Joseph N. Gallo

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For the Colombo crime family member, see Crazy Joe Gallo.
Joseph Nicholas Gallo
Josephngallo1.JPG
Joseph N. Gallo on April 22, 1985.
Born (1912-01-08)January 8, 1912
Alabama, U.S.
Died September 1, 1995(1995-09-01) (aged 83)
Astoria, Queens, New York, U.S.

Giuseppe Nicholas Gallo, Jr., also known as Joseph Nicholas Gallo (January 8, 1912 – September 1, 1995) was a New York mobster who served as consigliere of the Gambino crime family under three different bosses.

Joseph N. Gallo was not related to Joe Gallo of the Colombo crime family.

Biography[edit]

Joseph N. Gallo was born on January 8, 1912 in Alabama, but grew up in the Little Italy section of Manhattan.[1] Gallo was married and was the father of Gambino associate Joseph C. Gallo. Joseph N. Gallo and his family lived in Long Island City, Queens. .[2]

In the 1930s, Gallo was convicted in New York of illegal gambling.[2]

Over the years, Gallo built his power base in the New York garment industry. He owned a dress manufacturing company in Brooklyn and eventually controlled the Greater Blouse, Shirt, and Undergarment Association, a trade group.[1][2]

Gallo also had strong ties with the Trafficante crime family of Tampa, Florida and the New Orleans crime family under boss Carlos Marcello. Gallo frequently represented their leaders at Cosa Nostra meetings in New York.[3]

In the early 1970s, Gallo replaced Joseph Riccobono as consigliere under boss Carlo Gambino. Gallo was considered as a possible candidate to succeed the ailing Gambino. However, on February 21, 1974, Gallo suffered a severe heart attack. Gallo recovered from this illness, but decided that he did not have the will or stamina to be Gambino's successor.[1] After Gambino's death in 1976, Gallo continued as consigliere for boss Paul Castellano. In 1986, after Castellano's assassination, new boss John Gotti also kept Gallo as consigliere

On December 22, 1987, Gallo was convicted of Racketeer Influenced and Corrupt Organizations Act charges that included two counts of bribery and one count of illegal interstate travel to commit bribery.[4] In February 1988, Gallo was sentenced to 10 years in federal prison and ordered to pay fines totaling $380,000.[5] Before his sentence, he was released on parole to spend a last Christmas with his family, since at his age any sentence imposed on him would have assured he would die in prison. He became the oldest inmate in federal custody. In 1987, after Gallo's conviction, Gotti replaced him with capo Sammy Gravano at consigliere.

In 1995, Gallo was released from prison. On September 1, 1995, Gallo died of natural causes in Astoria, Queens. He is buried in St. Michaels Cemetery in East Elmhurst, Queens.[6]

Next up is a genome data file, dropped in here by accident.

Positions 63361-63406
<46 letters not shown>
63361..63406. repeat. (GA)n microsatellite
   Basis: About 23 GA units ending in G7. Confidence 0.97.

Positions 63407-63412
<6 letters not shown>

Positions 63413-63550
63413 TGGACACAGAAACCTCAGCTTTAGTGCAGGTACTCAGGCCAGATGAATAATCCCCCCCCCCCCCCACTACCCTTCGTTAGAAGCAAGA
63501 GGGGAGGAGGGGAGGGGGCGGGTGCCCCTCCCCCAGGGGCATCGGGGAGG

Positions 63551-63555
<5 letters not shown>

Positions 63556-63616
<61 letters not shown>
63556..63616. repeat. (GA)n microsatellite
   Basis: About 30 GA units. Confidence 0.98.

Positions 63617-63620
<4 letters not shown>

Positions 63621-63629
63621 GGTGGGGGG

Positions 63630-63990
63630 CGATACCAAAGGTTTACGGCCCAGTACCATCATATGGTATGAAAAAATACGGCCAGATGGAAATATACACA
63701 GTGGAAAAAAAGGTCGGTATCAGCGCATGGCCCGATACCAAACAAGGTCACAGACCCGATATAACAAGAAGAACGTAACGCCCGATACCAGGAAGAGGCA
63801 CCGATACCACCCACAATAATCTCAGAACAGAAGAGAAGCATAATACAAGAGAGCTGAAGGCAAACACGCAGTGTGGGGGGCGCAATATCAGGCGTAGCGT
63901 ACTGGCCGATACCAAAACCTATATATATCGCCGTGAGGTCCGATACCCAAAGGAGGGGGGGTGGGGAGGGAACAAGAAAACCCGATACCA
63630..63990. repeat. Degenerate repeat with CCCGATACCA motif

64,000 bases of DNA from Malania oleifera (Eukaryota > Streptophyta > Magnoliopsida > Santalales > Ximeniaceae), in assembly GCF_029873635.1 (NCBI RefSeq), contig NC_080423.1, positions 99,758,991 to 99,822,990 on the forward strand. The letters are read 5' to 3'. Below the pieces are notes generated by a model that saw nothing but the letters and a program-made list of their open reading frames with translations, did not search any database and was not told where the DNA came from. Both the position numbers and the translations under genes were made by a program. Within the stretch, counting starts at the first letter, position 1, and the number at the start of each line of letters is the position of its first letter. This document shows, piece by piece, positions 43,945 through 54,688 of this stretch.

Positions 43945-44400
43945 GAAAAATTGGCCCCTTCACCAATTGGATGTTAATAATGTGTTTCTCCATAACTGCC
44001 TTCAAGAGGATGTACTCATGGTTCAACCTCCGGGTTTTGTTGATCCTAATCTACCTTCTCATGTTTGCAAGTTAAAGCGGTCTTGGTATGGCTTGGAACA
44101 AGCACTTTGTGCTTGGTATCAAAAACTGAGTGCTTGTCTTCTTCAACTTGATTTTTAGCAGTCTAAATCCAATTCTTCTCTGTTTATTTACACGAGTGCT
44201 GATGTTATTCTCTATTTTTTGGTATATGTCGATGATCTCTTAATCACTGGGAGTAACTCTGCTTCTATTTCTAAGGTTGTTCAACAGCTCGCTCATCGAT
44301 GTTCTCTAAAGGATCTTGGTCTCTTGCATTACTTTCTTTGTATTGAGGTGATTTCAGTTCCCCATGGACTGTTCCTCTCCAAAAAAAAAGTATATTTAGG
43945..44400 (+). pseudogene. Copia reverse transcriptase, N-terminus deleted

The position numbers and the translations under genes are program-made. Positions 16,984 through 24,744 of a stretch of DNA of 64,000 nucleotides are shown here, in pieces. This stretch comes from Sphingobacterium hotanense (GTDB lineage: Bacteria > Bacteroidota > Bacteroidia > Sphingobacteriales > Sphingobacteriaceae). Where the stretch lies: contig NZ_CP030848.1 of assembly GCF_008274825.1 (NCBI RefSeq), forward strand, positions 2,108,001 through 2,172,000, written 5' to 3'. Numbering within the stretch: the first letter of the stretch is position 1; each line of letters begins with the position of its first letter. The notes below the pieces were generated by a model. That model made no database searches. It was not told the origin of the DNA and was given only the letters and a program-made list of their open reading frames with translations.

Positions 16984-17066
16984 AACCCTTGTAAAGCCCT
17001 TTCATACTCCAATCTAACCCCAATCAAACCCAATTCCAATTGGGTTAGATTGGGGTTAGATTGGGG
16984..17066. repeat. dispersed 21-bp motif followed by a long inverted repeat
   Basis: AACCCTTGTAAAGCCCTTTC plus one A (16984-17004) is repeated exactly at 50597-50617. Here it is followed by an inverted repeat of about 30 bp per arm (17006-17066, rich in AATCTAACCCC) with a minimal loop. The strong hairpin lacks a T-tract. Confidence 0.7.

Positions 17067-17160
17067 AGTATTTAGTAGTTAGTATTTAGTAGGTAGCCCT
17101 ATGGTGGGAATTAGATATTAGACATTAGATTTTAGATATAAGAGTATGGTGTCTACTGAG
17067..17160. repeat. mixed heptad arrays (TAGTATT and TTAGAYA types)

Further reading[edit]

  • Capeci, Jerry. The Complete Idiot's Guide to the Mafia. Indianapolis: Alpha Books, 2002. ISBN 0-02-864225-2
  • Maas, Peter. Underboss: Sammy the Bull Gravano's Story of Life in the Mafia. New York: HarperCollins Publishers, 1997. ISBN 0-06-093096-9
  • Jacobs, James B., Coleen Friel and Robert Radick. Gotham Unbound: How New York City Was Liberated from the Grip of Organized Crime. New York: NYU Press, 2001. ISBN 0-8147-4247-5
  • Jacobs, James B., Christopher Panarella and Jay Worthington. Busting the Mob: The United States Vs. Cosa Nostra. New York: NYU Press, 1994. ISBN 0-8147-4230-0
  • Willis, Clint (ed.) Wise Guys: Stories of Mobsters from Jersey to Vegas. New York: Thunder's Mouth Press, 2003. ISBN 1-56025-498-X

External links[edit]

References[edit]

  1. ^ a b c Gage, Nicholas (October 24, 1976). "A Gambino Who's Who, Who Isn't". New York Times. Retrieved 22 December 2011. 
  2. ^ a b c "Sketches of 13 Seized in Queens Raid". New York Times. October 1, 1966. Retrieved 22 December 2011. 
  3. ^ Pileggi, Nicholas (January 8, 1973). "Anatomy of the Drug War". New York Magazine. Retrieved 22 December 2011. 
  4. ^ Buder, Leonard (December 23, 1987). "4 Convicted At Mob Trial In Brooklyn". New York Times. Retrieved 22 December 2011. 
  5. ^ Leonard Buder (February 10, 1988). "A 10-Year Term Given by Judge To Crime Figure". New York Times. Retrieved 2010-07-28. A 76-year-old former leader of the Gambino organized-crime family was sentenced yesterday to 10 years in Federal prison and ordered to pay fines totaling $380,000. 
  6. ^ "Joseph N. Gallo". Find A Grave. Retrieved 21 December 2011. 
Business positions
Preceded by
Joseph "Staten Island Joe" Riccobono
Gambino crime family
Consigliere

1967-1987
Succeeded by
Salvatore "Sammy the Bull" Gravano